Canada-US regulatory cooperation council: statement on chemicals
Official title: Canada-U.S. Regulatory Cooperation Council (RCC) - Regulatory Partnership Statement (RPS) on Chemicals
- Subject category:
- Chemicals & Wastes
- Type of agreement / instrument:
- Canada - United States
- Cooperative Arrangement
- Published in May 2015
- Lead & partner departments:
- RCC Secretariat, Treasury Board Secretariat
- Environment and Climate Change Canada, Health Canada and U.S. Environmental Protection Agency
- For further information:
- Web links:
- Compendium edition:
- February 2022
- Reference #:
Plain language summary
The Regulatory Cooperation Council was created in 2011 between the President of the United States and Canada’s Prime Minister. This cooperative arrangement was important because it gives an opportunity for both countries to align or harmonize standards between the two countries. Under the RCC the two Nations have also established a Regulatory Partnership Statement (RPS) outlining how regulatory cooperation on chemicals could occur.
Within the broader agreement of the RCC, there were specific work items agreed to concerning chemical risk assessment. Through this work, Canada and the U.S. managed to create an Assessment Collaboration Framework (ACF), which facilitates and enhances collaboration between both countries regarding chemical assessment. Canada and the U.S. are committed to working together on chemicals assessment in order to protect human health and the environment. Joint-cooperation between the US and Canada on the topic of chemicals management will continue to be important to both nations.
The objective of the Regulatory Partnership Statement is to facilitate collaboration opportunities and reduce barriers to alignment between Canada and U.S. in their approaches to chemicals risk assessment, including minimizing the duplication of effort in the development of assessment and scientific techniques.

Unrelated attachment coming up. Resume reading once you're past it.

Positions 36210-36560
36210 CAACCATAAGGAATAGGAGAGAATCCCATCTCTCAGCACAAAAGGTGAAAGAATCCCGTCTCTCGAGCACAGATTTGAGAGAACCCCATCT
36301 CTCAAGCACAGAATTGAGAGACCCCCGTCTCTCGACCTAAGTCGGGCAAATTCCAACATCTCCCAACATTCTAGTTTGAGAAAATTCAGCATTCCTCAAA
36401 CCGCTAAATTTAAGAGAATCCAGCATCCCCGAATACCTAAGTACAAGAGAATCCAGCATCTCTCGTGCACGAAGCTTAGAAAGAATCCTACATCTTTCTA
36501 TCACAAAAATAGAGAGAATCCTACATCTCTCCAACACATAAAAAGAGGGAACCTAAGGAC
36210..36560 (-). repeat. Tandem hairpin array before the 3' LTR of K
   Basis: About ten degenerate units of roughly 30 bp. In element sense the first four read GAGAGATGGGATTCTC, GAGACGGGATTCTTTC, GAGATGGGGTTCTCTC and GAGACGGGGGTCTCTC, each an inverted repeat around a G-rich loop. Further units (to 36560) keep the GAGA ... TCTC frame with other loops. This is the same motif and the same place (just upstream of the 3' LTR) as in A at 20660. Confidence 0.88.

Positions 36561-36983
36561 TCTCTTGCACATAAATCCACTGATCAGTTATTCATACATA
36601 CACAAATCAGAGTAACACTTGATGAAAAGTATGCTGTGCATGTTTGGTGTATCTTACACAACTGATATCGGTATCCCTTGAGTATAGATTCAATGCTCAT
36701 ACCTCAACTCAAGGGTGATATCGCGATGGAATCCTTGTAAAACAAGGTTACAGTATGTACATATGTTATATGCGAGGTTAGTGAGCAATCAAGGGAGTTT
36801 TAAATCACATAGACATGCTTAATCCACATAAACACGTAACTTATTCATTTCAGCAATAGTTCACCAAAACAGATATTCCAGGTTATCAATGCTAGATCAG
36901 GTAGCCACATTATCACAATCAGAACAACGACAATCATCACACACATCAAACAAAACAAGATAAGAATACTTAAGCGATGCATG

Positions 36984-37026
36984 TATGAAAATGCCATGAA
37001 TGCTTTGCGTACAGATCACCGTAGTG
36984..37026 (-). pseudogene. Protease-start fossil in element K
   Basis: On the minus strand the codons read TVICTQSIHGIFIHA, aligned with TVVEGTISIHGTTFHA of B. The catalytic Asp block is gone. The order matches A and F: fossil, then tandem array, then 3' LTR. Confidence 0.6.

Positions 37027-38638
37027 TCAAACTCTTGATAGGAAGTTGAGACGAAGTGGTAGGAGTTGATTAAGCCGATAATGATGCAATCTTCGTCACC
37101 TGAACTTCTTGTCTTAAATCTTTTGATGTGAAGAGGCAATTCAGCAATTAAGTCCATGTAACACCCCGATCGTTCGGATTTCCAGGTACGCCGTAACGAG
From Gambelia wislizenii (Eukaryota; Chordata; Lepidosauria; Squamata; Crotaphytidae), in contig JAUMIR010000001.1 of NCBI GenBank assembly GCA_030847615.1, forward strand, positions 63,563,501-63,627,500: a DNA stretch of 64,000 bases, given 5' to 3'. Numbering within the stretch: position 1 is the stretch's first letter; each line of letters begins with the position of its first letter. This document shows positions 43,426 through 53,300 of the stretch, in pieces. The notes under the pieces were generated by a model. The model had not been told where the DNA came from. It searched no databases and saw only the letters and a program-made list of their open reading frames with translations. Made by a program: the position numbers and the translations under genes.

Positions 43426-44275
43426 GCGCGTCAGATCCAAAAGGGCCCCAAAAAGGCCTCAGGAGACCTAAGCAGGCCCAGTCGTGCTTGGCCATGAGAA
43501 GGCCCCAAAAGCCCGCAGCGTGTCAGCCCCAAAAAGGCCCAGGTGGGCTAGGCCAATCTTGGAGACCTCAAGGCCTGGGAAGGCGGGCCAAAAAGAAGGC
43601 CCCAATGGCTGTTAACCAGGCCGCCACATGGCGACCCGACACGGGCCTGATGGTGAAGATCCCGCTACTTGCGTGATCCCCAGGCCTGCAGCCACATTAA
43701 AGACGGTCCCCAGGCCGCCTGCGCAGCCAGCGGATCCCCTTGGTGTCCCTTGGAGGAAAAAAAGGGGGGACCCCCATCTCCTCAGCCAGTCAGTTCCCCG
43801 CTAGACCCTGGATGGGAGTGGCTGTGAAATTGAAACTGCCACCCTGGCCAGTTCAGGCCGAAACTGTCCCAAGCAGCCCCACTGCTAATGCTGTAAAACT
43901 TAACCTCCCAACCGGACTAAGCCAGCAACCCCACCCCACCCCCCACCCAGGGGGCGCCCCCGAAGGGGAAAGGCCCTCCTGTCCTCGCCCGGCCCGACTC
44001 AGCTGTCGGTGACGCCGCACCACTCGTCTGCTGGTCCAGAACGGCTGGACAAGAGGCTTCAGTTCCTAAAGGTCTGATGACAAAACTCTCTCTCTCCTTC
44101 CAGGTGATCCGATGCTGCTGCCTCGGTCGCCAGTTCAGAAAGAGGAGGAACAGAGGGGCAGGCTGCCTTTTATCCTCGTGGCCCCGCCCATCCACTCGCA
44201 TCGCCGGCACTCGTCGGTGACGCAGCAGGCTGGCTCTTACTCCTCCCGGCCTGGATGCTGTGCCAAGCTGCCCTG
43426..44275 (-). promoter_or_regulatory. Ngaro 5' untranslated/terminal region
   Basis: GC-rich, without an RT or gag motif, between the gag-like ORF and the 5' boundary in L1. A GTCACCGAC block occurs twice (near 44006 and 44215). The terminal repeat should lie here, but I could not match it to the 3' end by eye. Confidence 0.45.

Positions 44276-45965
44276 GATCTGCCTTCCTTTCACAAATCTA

A key element of the RPS is the identification of a consistent and predictable mechanism for engaging with stakeholders bi-nationally in discussions to identify areas of focus for RCC work plans.
The RPS has resulted in work plans that described specific collaborative activities between Environment and Climate Change Canada (ECCC), Health Canada (HC) and the U.S. Environmental Protection Agency (EPA).
The RPS put in place a mechanism for regular discussions to identify chemical risk assessment elements where collaboration and alignment could be beneficial to governments and stakeholders. Outcomes of this initiative has supported the implementation of Canada’s Chemicals Management Plan.
Results / progress
Under the first RCC initiative, ECCC, HC and EPA undertook a successful work plan focused on nanomaterials, resulting in aligned approaches to regulation, priority setting, risk assessment/ risk management and gathering commercial information.
A second work plan, initiated in 2015 and updated in 2016, focused on collaboration and alignment with respect to risk assessment approaches and regulatory reporting requirements for new uses of chemical substances (Significant New Activity (SNAc) provisions in Canada and Significant New Use Rules (SNURs) in the U.S.).
Reports under the risk assessment stream of the chemicals management work plan are available upon request.
Between 2012 and 2014, ECCC, HC and the U.S. EPA collaborated to successfully implement an RCC work plan focused on nanomaterials.
The chemicals assessment work plan updated in 2016 has resulted in collaborative work in the areas of risk assessment and regulatory reporting requirements of new uses of chemical substances. This includes collaboration on risk assessment priorities, a comparative analysis of regulatory risk assessment frameworks, and the development of a SNAc and SNUR educational primer.
An Assessment Collaboration Framework between the U.S. EPA, ECCC, and HC was finalized in 2018, as an initiative of the chemicals management work plan. The Framework enables enhanced alignment on risk assessment of chemicals, including identification of risk assessment priorities, information gathering and sharing, risk assessment methodologies, work sharing and joint assessments.
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